Not Much on Taking Advice: Pentecostals and Anglicanism

Growing up–especially when we lived on Lookout Mountain, something of a fantasy land in itself–I always enjoyed the Disney movies and records I could take in or had.  One of those that’s stuck with me is the song “Very Good Advice” from Alice in Wonderland. The clip from the movie is below:

Today is the Feast of Christ the King where, in addition to celebrating Our Lord’s coming return, we put a wrap on one liturgical year and prepare for the beginning of another with the First Sunday in Advent.  Considering the liturgical year brings me to a topic that, I think, needs to be discussed: the growing interest that some Pentecostals have in Anglicanism and other liturgical/apostolic churches, and specifically my adventure (or lack of it) in this process.

This website has been around for over two decades and I’ve been on social media (first Facebook, then Twitter) for almost half that time.  Much of what’s driven that has been my participation in the “Anglican Revolt,” so much of what’s here is aimed in that direction.  It’s almost innate for me to discuss Anglican/Episcopalian and Roman Catholic things because I was raised in one and spent much of my early adult life in another; my intellectual formation (and first entry into the Charismatic/Pentecostal world) came largely from my years as a Roman Catholic.  And I’ve gotten into some interesting dialogues with my Anglican, Catholic and Orthodox visitors, some positive, some not as much.

Engaging my Pentecostal friends in a dialogue has been another matter altogether.  With a few exceptions, the general response from that direction has been silence.  In the meanwhile I see them posting things such as nice Anglican churches, interest in liturgy and even evidence that they sneak into an Episcopal Church from time to time.  After my father’s experience in trying to get through the shoals of the Bahamas without a native guide, I thought that they might like one as well, with perhaps some “good advice.”  But by and large they have not, preferring to risk hitting the reef and going to the bottom.

There are a couple of things that need to be said at this point.

The first is that I’d be the first one to admit that there are many problems with Pentecostal/Charismatic churches these days.   Coming from a tradition of spontaneity and Spirit-led worship,  worship in many of these churches is a well-programmed floor show.  There’s too much emphasis on income generation and system maintenance, which (unBiblical though it is)  is a lot easier to carry out in the demographic of, say, the Episcopal Church than it is with most Pentecostal and Charismatic churches.  And, of course, there’s always the political element, although in this country both sides of the debate have too many of their eggs in the political basket.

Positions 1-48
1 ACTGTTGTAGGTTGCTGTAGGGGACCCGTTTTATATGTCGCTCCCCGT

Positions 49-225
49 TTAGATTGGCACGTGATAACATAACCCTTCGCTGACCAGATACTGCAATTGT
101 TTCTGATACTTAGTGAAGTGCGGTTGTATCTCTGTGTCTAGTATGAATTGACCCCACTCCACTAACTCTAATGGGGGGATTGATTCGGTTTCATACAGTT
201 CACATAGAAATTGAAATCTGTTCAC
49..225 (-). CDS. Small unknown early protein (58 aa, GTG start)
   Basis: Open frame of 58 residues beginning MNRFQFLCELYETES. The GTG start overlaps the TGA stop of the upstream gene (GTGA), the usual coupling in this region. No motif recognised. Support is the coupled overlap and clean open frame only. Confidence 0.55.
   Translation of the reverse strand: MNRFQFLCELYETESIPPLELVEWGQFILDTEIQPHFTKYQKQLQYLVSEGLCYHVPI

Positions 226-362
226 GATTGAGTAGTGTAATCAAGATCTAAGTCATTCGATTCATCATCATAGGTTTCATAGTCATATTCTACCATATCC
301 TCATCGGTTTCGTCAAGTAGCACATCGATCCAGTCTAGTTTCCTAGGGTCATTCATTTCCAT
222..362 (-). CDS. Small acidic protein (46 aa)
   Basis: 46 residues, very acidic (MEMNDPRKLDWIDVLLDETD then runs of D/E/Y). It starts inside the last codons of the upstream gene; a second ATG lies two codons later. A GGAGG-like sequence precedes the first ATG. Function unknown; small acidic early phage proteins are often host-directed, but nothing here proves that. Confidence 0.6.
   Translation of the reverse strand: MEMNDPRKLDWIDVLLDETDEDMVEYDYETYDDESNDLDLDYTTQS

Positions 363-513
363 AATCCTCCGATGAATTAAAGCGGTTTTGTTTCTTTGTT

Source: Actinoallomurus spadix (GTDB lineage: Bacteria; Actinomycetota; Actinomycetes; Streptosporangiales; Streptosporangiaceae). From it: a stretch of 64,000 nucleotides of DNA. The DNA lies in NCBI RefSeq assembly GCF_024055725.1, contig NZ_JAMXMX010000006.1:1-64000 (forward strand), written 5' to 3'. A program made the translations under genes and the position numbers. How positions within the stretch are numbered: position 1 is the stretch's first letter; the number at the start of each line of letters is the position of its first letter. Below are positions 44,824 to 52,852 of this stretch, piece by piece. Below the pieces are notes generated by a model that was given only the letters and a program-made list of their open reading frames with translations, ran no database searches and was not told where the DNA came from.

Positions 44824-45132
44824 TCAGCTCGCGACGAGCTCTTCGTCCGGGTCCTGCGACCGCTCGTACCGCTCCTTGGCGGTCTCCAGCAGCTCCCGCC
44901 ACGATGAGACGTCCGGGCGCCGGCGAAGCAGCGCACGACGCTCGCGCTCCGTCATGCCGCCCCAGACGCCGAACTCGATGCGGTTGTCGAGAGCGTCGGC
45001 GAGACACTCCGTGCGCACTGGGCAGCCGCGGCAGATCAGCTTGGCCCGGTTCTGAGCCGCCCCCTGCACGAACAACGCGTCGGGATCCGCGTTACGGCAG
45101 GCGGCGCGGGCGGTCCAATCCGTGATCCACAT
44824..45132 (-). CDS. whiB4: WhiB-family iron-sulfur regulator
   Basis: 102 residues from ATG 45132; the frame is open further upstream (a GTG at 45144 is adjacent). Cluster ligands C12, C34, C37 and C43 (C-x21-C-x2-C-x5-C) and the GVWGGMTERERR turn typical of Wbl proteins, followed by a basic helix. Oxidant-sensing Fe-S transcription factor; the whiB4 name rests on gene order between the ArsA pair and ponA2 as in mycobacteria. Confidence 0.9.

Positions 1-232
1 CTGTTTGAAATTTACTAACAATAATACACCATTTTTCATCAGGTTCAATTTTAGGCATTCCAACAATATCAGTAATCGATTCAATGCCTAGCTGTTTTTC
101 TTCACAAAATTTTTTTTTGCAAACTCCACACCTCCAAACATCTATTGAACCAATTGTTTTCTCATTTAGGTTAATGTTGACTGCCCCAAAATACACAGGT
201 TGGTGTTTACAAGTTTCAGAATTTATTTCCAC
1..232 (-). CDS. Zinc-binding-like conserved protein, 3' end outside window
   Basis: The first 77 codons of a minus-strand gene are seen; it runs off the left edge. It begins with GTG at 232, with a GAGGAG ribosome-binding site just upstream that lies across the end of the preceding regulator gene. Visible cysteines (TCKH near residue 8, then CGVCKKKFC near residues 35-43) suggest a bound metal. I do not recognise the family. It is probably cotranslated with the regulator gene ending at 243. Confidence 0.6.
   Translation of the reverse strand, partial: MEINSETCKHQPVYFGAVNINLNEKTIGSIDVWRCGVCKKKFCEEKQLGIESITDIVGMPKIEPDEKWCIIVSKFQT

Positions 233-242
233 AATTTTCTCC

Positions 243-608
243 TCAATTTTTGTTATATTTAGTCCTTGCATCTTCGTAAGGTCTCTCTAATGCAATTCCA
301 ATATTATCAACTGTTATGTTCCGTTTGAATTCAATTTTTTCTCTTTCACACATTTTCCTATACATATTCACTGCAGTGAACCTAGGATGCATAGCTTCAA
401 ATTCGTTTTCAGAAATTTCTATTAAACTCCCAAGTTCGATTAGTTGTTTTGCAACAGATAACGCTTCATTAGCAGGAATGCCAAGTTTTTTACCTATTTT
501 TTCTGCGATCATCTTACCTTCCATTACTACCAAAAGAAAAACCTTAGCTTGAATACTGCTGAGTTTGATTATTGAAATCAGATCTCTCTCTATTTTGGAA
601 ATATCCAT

The second is that, relative to those of us who are products of liturgical/apostolic churches, people who are raised in a Pentecostal church are products of an alternative universe.  That means that they often don’t “get” what they’re looking at, or how might be used to improve their own situation.  For example, I have yet to see a cogent explanation from any Pentecostal about what a “sacrament” is, or what it’s supposed to do, or why they’re important, or how sacramental theology differs substantially from what we’ve been regaled with up until now.  And potential cognitive dissonance extends to other topics.  For example, with Advent coming up, how do you plan to turn the Christmas season into an Advent one after years of Dickensenian conditioning?   How do we do Lent when many of our congregations have already run off and done the Daniel Diet in January?  Will we ever ditch Bill Clinton’s Eucharistic Theology?  Or how do we incorporate the move of the Spirit into liturgical worship?  (Having experienced this myself, I really thought that people would be interested in it, but silly me…)  Instead of tackling these questions head-on, what I see these days is Pentecostal thinkers papering over the problems with post-modern fudge (which, sad to say, is too much like Anglican fudge, with potentially the same result.)

Unlike some people, I don’t have any problem investigating “how the other half lives.”  In some respects that’s what I’ve done here for a long time.  What bothers me is that others that do aren’t interested in the experience and observations of those who have trod the path, even if they had started from another place and took the path in a different direction.

And that leads me to something that bothers me even more: that these investigations, for some at least, are a part of moving up.  Pentecostal churches have two things that most of American Christianity only dreams of: the preferential option of the poor and ethnic diversity.  Nevertheless, in spite of rhetoric to the contrary, it seems that some who trod the Anglican/Episcopal road want to end up in a place which, really, has neither, because their own life situation no longer matches the state of their church.  And that, of course, will draw them into the struggles which have convulsed the Anglican/Episcopal world for the last half century.  Which side will they choose?  I am fearful, if for no other reason than that they will project their own problems with their own past into the conflict.

But, as I said at the start, many eschew the native guide.  Like Alice, they peer into the Gothic cathedrals and churches “through the looking glass” not realising what they’re really peering into is a palantir.  Those of us who have slogged through the battles with the likes of KJS and now Justin Welby know what’s coming but theological Siegfrieds know no fear at their peril.  They and their churches will end up pointless and they will, like Alice in the video at the start of this post, will end up crying in the dark, wishing they had taken some good advice.

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